Carrizo Cane may seem as a harmless plant to many, but over the past few months, it has been giving Starr County Commissioners a lot to think about. This is the county’s plan to eradicate the plant, without harming the environment.
Starr County Commissioners are trying to find the best solution to get rid of the Carrizo Cane near the Rio Grande River. Just recently they all agreed to oppose any aerial spraying of herbicides, due to the safety risks it poses to nearby residents.
Cynthia Garcia Fuentes, Starr County Public Relations Director says, “Spraying herbicides can be very dangerous. It can contaminate the environment. It can cause problems for our water. It can also cause cancer and other illnesses.”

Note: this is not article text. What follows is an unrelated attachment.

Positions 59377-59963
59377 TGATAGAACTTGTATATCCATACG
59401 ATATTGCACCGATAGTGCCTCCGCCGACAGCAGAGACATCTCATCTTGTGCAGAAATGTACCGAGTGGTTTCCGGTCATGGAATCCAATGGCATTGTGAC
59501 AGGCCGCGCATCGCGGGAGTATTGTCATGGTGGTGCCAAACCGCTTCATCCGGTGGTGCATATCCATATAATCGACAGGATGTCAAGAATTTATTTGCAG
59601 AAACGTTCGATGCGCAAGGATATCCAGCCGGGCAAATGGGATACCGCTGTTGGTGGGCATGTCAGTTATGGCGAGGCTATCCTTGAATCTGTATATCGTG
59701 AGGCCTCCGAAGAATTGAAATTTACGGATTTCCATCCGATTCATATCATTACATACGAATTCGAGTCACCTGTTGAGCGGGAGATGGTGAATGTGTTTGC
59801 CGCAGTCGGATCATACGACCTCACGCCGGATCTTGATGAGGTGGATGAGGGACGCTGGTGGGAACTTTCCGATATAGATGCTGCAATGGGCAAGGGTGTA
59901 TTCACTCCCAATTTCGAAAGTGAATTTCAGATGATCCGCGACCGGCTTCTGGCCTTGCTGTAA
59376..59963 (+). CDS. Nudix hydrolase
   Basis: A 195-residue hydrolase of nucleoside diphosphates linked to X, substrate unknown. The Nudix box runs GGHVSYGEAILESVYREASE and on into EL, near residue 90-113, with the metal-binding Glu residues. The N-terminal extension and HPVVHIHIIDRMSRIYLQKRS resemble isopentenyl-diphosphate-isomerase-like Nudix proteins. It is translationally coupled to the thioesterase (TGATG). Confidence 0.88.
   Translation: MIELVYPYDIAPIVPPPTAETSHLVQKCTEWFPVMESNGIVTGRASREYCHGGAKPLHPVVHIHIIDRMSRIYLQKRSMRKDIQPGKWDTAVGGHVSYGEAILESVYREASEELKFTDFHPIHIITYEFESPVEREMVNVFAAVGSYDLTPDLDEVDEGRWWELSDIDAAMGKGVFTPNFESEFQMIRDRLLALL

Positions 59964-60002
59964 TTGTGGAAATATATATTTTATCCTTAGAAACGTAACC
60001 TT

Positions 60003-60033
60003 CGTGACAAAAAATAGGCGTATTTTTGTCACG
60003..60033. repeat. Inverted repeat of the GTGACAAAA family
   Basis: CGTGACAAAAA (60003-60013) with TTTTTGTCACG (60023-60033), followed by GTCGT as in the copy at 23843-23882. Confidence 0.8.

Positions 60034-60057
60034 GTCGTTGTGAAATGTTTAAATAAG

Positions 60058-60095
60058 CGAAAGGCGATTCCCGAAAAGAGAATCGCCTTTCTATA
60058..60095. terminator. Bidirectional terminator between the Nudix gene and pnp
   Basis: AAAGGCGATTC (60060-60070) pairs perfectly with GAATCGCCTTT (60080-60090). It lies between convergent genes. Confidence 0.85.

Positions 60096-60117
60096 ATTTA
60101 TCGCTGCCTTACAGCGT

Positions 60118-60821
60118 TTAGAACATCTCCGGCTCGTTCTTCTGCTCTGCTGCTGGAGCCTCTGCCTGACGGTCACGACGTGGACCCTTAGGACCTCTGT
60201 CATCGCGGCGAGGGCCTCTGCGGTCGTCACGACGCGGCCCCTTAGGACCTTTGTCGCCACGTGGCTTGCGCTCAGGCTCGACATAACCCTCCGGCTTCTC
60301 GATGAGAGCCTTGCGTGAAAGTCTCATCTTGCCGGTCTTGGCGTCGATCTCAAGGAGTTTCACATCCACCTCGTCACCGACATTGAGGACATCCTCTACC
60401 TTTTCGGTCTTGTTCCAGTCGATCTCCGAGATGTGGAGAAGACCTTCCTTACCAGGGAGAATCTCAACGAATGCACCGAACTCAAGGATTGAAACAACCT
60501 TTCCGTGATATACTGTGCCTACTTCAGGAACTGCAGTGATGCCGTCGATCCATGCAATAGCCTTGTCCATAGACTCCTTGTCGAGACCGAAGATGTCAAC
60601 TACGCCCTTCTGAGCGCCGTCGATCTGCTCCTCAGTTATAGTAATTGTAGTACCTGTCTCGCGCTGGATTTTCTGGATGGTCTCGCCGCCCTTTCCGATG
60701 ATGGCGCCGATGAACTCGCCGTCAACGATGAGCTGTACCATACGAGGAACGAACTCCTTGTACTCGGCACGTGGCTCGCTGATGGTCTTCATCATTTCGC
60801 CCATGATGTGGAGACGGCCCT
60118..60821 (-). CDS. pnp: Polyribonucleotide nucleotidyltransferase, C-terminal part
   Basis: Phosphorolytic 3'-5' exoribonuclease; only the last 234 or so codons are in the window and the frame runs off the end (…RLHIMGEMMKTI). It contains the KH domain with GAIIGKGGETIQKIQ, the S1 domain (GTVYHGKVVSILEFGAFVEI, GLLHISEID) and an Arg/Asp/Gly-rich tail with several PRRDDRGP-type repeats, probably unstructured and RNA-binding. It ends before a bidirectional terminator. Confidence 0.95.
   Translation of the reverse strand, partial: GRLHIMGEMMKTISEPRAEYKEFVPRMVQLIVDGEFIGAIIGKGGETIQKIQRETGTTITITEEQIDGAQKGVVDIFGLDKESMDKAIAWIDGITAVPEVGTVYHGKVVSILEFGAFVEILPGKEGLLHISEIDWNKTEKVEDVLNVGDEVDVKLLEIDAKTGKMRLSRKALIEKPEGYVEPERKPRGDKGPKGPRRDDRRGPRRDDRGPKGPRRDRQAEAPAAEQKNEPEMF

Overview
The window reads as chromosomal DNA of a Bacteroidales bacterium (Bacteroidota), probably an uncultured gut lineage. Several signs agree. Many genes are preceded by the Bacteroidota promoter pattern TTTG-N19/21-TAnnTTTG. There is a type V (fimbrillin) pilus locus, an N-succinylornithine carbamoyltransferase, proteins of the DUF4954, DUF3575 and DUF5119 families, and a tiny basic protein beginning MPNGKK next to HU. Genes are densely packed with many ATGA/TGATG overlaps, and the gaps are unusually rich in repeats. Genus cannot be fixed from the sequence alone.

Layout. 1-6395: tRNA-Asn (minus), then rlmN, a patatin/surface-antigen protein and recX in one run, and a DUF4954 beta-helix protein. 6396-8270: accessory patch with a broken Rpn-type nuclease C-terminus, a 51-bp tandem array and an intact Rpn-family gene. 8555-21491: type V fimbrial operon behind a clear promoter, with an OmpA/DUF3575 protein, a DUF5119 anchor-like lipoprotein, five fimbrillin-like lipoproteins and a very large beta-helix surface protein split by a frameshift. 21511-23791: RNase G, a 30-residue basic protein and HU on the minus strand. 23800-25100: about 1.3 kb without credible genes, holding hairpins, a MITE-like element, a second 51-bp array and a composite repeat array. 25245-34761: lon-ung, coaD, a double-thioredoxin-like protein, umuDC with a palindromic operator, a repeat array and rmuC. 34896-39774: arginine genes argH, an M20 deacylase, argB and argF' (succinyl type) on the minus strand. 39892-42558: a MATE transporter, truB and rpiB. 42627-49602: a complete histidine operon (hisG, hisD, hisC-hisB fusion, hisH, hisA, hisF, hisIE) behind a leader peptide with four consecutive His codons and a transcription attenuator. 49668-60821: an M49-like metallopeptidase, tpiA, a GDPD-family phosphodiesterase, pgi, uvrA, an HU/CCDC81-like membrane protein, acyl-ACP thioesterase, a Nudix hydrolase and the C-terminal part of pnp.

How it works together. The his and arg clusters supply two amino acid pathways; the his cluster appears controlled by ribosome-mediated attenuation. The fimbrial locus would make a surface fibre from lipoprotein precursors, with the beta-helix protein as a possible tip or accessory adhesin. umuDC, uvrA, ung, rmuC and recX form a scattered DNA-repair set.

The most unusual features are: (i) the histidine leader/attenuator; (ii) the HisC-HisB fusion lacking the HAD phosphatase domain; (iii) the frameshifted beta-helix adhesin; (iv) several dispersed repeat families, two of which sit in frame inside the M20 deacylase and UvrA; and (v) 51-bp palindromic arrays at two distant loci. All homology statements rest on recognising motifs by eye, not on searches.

The plant’s high water absorption rate is one of the reasons why the county is trying to remove it from the banks of the Rio Grande River.
Cynthia Garcia Fuentes says, “It does consume a lot of water. It doesn’t help the natural growth of other plants around the area. So that can also be damaging to the environment.”
U.S. Customs and Border Protection Agents also want the plant gone, since it can grow up to 25 feet, which can complicate an agent’s visibility when looking for anyone trying cross the border illegally.
Cynthia Garcia Fuentes also added, “Border Patrol Agents are not able to see all the way across the river. People can be hiding behind the weeds, and there can be other situations.”
For the moment, Starr County will continue to test different methods to get rid of the plant until they find one that’s convenient to everyone. The counties of Zapata and Webb, and the city of Laredo have also opposed any aerial spraying on the Carrizo plants.